16 May 2008

The loss of mediofinal 'h' in Pre-Proto-Etruscan

I recently suggested that the virtual absence of mediofinal "h" in Etruscan is a feature common to both Lemnian and Rhaetic as well but it may not be clear to my readers why I'm insistant on that idea, so let's discuss.

Just to be sure, I looked up in my database what words contain medial h. Of the more than thousand entries I have, I came up with only two results: cehen 'here before' and the name Uhtave. The name Uhtave is clearly of Oscan origin, from Úhtavis, and related to the common Roman name Octāvius. It is squarely an Italic, and hence, un-Etruscan name. The word cehen, while a native word, does not in reality show an archaic medial h afterall because it is transparently a recent compound composed of cei 'here' and *hen 'before' (c.f. hanθe 'in front'). Even if these two lonely items were attributable to a pre-Proto-Etruscan stage though, it would need a clear explanation as to why so few instances of mediofinal h exist in this language.

My attentive readers may have noticed that I've already asserted several times on this blog that -va (a plural inanimate ending) is an allomorph of -χva. The term allomorph is just linguistobabble for a piece of language, such as a suffix, that shows predictable variation in its form in different positions or circumstances. So in this case, we may observe that Etruscan -va always pops up after nouns ending in vowels or in sibilants like s or ś, whereas the Etruscan speakers regularly chose -χva when the preceding noun stem ended in most other consonants. Some may wonder why I'm so sure that they are allomorphs of a single suffix instead of two distinct suffixes, but we can put this skepticism to rest right away.

The evidence for allomorphy in the inanimate plural is clear after examining the pair maχ '5' and muvalχ '50'. Lo and behold, we find the same internal alternation of χ and v and for the same reasons. We know that letter chi is used for the sound // (as in Classical Greek) and the letter vee is used for what is in fact a bilabial approximant /w/ (much like Classical Latin vinum 'wine', also pronounced with initial /w-/). Clearly then there is an original sound, let's label it Q for now, that evolves into both chi and vee in Proto-Etruscan based on environment. Through this sort of internal reconstruction, we may then hypothesize that pre-Proto-Etruscan probably had the following items: *maQ '5', *muQalχ '50', and inanimate plural *-Qva.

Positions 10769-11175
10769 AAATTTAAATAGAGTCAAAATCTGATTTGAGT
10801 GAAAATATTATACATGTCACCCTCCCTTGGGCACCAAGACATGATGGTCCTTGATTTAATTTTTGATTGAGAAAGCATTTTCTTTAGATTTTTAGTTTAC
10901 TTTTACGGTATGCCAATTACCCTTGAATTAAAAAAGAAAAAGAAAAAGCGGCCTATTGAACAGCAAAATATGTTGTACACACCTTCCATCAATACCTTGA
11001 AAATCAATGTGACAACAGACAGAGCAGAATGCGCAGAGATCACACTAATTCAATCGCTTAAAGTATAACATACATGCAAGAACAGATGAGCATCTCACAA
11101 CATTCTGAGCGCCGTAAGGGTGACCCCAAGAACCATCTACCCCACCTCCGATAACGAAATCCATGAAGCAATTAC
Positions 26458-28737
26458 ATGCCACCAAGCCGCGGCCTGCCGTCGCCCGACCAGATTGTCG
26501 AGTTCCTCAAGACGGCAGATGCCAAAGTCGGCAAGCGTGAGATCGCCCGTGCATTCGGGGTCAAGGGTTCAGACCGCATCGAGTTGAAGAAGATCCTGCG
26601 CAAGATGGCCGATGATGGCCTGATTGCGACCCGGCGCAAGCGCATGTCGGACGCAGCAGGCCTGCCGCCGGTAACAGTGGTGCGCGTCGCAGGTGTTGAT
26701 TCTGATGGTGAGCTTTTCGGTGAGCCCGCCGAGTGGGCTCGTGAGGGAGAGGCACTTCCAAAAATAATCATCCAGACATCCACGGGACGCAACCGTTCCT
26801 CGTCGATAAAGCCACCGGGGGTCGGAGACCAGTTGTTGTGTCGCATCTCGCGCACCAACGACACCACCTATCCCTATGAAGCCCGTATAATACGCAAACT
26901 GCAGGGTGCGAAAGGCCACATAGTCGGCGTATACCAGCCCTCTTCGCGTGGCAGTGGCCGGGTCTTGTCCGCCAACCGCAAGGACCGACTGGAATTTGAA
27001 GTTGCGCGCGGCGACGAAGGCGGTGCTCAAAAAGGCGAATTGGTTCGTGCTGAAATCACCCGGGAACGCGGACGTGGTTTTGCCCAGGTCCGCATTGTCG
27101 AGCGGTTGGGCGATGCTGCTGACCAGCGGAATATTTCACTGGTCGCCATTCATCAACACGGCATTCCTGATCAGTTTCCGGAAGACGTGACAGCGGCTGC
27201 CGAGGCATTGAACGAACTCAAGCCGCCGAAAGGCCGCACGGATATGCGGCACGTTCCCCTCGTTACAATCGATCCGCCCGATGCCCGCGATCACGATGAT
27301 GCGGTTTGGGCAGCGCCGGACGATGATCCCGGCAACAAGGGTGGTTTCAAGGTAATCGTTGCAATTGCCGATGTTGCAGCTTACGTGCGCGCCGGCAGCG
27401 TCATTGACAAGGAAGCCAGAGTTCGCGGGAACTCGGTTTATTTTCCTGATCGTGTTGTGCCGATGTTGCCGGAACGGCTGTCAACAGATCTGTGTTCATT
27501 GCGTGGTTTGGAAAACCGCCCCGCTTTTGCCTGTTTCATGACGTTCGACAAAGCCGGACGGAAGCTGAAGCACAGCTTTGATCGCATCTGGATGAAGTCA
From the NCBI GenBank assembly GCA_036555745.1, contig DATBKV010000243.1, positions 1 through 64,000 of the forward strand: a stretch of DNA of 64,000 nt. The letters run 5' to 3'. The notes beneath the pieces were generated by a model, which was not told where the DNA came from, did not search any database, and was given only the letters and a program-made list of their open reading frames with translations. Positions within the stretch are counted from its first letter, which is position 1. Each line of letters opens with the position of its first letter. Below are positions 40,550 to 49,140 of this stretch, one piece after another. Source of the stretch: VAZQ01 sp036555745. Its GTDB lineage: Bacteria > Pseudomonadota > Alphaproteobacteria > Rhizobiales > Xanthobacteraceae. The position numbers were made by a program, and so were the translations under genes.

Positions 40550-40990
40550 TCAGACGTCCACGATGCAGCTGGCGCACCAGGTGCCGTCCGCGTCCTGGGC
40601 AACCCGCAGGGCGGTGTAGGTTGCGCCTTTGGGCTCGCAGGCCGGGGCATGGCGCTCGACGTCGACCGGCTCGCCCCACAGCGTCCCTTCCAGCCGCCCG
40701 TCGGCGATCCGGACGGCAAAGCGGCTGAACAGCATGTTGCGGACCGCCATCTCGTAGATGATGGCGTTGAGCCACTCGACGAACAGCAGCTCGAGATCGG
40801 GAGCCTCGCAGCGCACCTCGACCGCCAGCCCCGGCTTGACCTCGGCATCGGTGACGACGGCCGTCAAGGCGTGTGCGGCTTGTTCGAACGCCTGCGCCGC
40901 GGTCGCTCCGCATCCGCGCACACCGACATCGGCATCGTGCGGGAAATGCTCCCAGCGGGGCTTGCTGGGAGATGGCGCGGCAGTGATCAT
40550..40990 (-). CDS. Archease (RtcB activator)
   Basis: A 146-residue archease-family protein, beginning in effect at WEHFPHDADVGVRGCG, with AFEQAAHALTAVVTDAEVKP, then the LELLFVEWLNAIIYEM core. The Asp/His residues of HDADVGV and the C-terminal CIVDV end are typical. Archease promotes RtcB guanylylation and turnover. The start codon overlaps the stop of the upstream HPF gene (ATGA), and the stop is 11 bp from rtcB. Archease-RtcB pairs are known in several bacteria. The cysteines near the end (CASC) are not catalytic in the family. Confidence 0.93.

All we need to do is figure out what the quality of this original phoneme is and we're home free, right? The answer to the mystery of the paucity of /h/ in mediofinal positions in Etruscan, Lemnian and Rhaetic, quite simply lies in this alternation of chi and vee.

So if we now replace our mystery phoneme *Q with *h, everything is resolved. We can both phonetically explain the origin of the alternation as well as explain the curious disappearance of h in both word-internal and word-final positions. Most likely, medial *-h- which was probably a velar fricative became weakened at some point intervocalically and after sibilants. The only thing that remained was the "backness" of the sound which came to be reinterpreted as /w/ and consistently written with the letter vee once the ancestors of Etruscans, Lemnians and Rhaetic finally adopted their alphabet. In other positions, a velar fricative can easily harden to a velar aspirated stop, hence this would explain the evolution to chi after certain consonants and in word-final position. We may then be so bold as to predict the following for a pre-Proto-Etruscan stage: *mah '5', *muhalχ '50' (probably < *mahálχu), and an inanimate plural marker *-hva.